344 U. S. 561 (1953)
,“support[ed] the proposition” that due process is satisfied if a defendant merely has access to a psychiatrist “not beholden to the prosecution.” 470 U. S.,
at 85. While Ake
also declared that Baldi
did not limit the Court “in considering whether fundamental fairness today requires a different result,” 470 U. S., at 85, Ake
did not explicitly overrule Baldi
, and ultimately its treatment of that case was “most ambiguous,” LaFave §8.2, at 450, n. 124.
It is also significant that the Ake
Court had no need to decide whether due process requires the appointment of a defense-team expert as opposed to a neutral expert because Ake was denied the assistance of any
psychiatrist—neutral or otherwise
—for purposes of assessing his sanity at the time of the offense or his mental state as it related to capital sentencing. 470 U. S., at 71–73 (state experts who examined Ake and testified he was dangerous evaluated him only in connection with his competency to stand trial). As Ake’s counsel explained at argument, the Court could rule in his client’s favor without accepting his client’s “primary submission” that due process requires the appointment of a defense-team expert. Tr. of Oral Arg. in No. 83–5424 p. 21 (arguing that Ake’s rights were violated even under Baldi
In short, Ake
is ambiguous, perhaps “deliberately” so. LaFave §8.2(d), at 449; see ibid.
(“[C]omments supporting a move in either direction appear throughout the majority opinion in the case”). If the Justices who joined Justice Marshall’s opinion for the Court had agreed that adefense-team expert must be appointed, it would have been a simple matter for the Court to say so expressly. Justice Marshall demonstrated this a few years later when he dissented from the denial of certiorari in a case that presented the very issue that the Court now dodges. Granviel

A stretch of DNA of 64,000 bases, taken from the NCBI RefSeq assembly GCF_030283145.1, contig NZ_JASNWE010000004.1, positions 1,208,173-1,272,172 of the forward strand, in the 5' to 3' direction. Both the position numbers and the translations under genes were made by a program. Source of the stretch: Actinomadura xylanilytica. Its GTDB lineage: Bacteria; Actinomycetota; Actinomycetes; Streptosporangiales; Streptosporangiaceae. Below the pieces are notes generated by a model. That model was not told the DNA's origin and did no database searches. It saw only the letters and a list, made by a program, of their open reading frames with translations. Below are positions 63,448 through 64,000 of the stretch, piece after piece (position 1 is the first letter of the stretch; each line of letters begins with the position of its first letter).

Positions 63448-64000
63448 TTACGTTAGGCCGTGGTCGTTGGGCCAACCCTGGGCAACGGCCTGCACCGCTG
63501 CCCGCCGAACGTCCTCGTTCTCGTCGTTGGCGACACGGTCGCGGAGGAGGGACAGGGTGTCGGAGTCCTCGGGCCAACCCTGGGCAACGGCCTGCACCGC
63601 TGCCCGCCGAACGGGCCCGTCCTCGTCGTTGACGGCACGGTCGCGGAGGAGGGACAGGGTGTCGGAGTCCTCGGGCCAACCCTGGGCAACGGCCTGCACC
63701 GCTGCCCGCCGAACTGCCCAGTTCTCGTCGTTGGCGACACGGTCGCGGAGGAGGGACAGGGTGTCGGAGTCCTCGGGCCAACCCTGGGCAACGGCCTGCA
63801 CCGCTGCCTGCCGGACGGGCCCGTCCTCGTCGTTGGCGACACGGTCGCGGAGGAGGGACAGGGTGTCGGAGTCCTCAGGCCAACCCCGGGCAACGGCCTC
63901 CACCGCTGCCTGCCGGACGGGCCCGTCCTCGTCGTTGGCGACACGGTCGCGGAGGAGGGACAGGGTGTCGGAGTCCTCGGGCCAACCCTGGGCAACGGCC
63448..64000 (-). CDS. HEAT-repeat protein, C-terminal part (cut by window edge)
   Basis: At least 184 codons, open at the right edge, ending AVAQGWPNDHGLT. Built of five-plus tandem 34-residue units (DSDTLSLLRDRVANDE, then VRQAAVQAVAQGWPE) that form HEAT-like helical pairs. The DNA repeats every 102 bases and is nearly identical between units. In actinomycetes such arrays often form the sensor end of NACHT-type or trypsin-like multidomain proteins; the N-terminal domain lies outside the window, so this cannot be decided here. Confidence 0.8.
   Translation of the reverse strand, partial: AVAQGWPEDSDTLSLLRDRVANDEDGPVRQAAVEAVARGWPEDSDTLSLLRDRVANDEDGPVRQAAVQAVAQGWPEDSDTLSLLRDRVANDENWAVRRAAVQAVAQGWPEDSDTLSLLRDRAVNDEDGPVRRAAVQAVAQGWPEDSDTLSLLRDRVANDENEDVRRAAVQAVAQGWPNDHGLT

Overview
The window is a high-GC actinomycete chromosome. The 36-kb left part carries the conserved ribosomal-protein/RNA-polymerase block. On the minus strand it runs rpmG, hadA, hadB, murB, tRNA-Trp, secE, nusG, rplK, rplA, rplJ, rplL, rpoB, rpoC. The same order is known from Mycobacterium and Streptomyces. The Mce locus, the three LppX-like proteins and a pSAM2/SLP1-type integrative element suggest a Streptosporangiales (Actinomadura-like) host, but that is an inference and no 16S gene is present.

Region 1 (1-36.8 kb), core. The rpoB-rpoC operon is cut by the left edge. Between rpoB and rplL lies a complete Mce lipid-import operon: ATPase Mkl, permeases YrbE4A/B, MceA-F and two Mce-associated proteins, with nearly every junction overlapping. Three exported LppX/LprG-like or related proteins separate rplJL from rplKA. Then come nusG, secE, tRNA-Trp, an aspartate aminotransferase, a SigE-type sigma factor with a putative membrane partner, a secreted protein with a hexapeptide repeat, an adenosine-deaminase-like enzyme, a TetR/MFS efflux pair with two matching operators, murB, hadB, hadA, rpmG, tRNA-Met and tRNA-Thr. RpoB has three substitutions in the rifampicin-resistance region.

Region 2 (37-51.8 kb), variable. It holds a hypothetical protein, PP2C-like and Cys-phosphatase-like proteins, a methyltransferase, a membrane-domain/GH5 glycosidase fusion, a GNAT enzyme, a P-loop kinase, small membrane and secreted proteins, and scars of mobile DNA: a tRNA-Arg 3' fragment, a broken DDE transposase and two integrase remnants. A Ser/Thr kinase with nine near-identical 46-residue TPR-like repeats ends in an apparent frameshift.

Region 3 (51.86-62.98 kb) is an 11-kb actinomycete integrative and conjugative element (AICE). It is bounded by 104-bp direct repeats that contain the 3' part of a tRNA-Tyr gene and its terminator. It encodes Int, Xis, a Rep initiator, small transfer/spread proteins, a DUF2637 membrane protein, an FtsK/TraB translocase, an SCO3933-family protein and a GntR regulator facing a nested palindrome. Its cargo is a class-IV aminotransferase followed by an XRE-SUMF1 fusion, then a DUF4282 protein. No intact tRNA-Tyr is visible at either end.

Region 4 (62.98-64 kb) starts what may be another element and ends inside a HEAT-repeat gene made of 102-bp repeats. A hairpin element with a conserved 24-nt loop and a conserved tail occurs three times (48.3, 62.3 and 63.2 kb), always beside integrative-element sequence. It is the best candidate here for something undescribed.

495 U. S. 963 (1990)
. There, Justice Marshall stated unambiguously that “Ake
mandates the provision of a psychiatrist who will be part of the defense team and serve the defendant’s interests in the context of our adversarial system.” Ibid.
If all the Justices who joined the opinion of the Court in Ake
had shared this view, there is no obvious reason for the absence of the sort of clear statement that Justice Marshall would later provide when he wrote only for himself. The opinion in Ake
has all the hallmarks of a compromise.
The Court’s actions in the aftermath of Ake
lend support to this conclusion. The Court repeatedly denied certiorari in cases that would have permitted it to resolve this question or others left open by Ake
. See, e.g.
513 U. S. 995 (1994)
497 U. S. 1033 (1990)
484 U. S. 874 (1987)
484 U. S. 878 (1987)
, at 963. And in many of these cases (Vickers
, and Granviel
), Justice Marshall dissented. The most reason-able conclusion to draw from the Court’s silence is that the exact type of expert required by Ake
has remained “an open question in our jurisprudence.” Carey
549 U. S. 70,
When the lower courts have “diverged widely” in assessing whether our precedents dictate a legal rule, that is a sign that the rule is not clearly established, ibid.
, and that is the situation here. At the time the Alabama court addressed McWilliams’s Ake
claim on the merits, some courts had held that Ake
requires the appointment of a defense-team expert. See, e.g.